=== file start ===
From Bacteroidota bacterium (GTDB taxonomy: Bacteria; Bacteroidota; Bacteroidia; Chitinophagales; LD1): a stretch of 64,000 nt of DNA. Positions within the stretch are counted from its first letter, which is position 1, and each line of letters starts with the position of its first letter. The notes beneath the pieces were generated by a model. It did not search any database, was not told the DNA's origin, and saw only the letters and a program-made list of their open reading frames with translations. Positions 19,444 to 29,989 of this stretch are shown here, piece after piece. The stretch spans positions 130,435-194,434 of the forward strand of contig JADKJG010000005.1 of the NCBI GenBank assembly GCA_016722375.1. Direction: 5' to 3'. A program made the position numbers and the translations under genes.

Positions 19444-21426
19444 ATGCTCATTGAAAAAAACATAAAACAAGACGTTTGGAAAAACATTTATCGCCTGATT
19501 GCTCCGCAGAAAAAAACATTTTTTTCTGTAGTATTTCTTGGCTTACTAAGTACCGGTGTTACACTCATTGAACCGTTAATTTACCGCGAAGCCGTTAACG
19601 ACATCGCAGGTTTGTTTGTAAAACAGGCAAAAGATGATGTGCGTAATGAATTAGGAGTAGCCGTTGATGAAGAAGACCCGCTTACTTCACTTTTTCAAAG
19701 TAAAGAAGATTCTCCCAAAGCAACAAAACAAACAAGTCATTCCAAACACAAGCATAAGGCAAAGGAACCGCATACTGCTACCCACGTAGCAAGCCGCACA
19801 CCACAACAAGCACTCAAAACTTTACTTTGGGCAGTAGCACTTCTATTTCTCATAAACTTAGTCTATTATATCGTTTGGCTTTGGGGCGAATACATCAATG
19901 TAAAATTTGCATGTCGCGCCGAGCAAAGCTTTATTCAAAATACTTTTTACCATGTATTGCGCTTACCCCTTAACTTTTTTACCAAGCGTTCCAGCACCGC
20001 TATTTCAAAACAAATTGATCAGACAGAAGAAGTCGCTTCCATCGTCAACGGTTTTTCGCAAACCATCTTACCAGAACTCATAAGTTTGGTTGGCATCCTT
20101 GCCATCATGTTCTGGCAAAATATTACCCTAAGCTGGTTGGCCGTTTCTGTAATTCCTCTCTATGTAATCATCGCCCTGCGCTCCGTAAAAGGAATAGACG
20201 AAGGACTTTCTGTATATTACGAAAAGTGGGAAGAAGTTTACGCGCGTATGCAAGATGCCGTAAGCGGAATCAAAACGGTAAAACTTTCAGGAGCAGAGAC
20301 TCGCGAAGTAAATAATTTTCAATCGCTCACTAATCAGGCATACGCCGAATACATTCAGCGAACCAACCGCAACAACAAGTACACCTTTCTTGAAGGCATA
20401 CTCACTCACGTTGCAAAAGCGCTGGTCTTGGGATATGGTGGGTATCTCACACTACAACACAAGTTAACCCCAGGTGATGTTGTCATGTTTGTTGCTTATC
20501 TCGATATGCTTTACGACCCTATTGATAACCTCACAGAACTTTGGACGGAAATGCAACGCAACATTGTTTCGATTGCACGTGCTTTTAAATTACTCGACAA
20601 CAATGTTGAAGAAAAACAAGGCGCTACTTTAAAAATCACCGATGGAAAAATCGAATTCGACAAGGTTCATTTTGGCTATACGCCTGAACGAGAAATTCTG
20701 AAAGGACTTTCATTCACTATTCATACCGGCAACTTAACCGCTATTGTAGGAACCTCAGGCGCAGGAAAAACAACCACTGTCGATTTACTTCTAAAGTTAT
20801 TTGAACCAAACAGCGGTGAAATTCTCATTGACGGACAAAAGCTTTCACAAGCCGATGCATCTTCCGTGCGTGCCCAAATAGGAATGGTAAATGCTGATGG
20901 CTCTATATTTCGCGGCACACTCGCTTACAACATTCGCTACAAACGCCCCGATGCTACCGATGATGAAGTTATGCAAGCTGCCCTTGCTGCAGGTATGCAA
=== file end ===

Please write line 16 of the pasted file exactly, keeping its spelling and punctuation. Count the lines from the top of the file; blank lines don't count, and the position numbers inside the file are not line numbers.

20701 AAAGGACTTTCATTCACTATTCATACCGGCAACTTAACCGCTATTGTAGGAACCTCAGGCGCAGGAAAAACAACCACTGTCGATTTACTTCTAAAGTTAT